The same day I had the CT scan, I also saw a psychiatrist. They want to make sure that I am of sound mind as I make this decision to donate. The appointment was pretty short, just over half an hour. The psychiatrist was very pleasant, asking me some questions about myself that I have already answered a half a dozen times before about my health and family situation. It appeared he had read previous charts because he knew some things about me already.
Mostly the questions centred around my mental health, and whether I have had problems in the past with mental illness, depression, anxiety, intrusive thoughts, or had problems with alcohol or other drugs. And then some questions about why I want to donate. He asked me how I would feel if my kidney was rejected by the recipient; I said of course it would be disappointing to find that out, but that in my situation I likely never would find that out. I explained how some psychological challenges are avoided by being an undesignated donor. He commented, “It looks like you have thought about this a lot.”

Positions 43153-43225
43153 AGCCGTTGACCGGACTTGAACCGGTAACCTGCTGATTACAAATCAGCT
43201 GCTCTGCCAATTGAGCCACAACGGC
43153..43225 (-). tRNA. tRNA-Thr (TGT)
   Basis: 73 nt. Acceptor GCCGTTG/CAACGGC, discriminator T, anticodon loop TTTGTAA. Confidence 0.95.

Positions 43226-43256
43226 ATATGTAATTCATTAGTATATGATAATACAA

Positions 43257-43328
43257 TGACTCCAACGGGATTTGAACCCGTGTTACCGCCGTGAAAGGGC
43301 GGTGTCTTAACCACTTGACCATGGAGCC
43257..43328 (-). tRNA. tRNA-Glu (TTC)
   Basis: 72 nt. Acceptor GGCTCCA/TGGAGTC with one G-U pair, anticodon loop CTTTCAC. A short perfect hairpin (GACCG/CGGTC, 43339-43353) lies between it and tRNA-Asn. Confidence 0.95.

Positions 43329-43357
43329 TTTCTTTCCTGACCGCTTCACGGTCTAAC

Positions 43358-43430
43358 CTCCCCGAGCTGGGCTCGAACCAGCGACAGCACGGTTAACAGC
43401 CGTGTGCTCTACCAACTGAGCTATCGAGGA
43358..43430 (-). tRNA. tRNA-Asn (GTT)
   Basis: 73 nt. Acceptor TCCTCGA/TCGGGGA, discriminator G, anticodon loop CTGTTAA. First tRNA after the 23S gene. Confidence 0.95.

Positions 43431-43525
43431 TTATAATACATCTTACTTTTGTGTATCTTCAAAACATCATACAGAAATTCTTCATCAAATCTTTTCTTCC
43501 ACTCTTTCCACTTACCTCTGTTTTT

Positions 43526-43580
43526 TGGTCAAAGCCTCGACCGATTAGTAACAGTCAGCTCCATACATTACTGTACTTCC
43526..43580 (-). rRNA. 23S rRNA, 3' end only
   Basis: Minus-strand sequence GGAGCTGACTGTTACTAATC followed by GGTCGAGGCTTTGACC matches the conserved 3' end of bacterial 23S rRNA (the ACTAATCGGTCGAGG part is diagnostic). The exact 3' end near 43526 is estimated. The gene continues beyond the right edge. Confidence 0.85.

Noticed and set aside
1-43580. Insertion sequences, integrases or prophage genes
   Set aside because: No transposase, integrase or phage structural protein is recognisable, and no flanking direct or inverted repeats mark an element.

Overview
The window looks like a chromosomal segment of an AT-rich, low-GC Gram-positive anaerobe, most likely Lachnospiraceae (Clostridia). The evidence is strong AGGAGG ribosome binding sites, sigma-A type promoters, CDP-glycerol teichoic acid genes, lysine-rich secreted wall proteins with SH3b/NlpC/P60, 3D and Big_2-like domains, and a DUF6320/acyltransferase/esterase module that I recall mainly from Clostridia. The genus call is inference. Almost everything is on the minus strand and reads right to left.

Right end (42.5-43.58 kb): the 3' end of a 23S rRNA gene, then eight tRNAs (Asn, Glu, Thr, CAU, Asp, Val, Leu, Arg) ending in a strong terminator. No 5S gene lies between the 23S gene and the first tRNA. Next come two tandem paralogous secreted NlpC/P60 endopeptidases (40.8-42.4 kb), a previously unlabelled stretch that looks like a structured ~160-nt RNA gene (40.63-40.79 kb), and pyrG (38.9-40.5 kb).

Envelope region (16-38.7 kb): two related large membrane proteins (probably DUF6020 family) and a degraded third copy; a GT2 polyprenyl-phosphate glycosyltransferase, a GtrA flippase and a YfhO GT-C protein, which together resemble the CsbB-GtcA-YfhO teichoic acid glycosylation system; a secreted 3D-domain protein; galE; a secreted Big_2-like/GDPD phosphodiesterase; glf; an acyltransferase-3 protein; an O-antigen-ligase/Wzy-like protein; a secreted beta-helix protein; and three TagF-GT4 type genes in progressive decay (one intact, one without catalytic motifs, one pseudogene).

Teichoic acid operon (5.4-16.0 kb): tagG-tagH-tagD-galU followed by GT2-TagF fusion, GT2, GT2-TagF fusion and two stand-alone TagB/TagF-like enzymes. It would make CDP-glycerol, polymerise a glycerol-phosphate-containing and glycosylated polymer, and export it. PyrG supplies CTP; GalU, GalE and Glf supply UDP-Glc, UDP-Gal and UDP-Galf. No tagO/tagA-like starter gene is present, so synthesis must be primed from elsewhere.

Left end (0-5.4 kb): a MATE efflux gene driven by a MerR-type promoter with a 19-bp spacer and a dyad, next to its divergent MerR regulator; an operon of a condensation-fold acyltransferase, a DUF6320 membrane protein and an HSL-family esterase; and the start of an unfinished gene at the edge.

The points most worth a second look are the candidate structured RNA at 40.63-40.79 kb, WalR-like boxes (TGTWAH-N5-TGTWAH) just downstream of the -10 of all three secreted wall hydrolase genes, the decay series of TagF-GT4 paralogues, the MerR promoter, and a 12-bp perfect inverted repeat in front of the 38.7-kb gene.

It was a pleasant conversation, everything was pretty easy to answer, and at the end of our time together he said he didn’t see any reasons why I should not be a donor. So one more appointment down.
I still need to see a haematologist (because my mother had some blood clotting problems), and the urologist who will do the surgery. After all the appointments are complete, I will meet with the nephrologist again and he will outline the ways I can donate my kidney; the different options as to who would receive it, either a direct one to one donation, or a domino sort of donation through the national registry.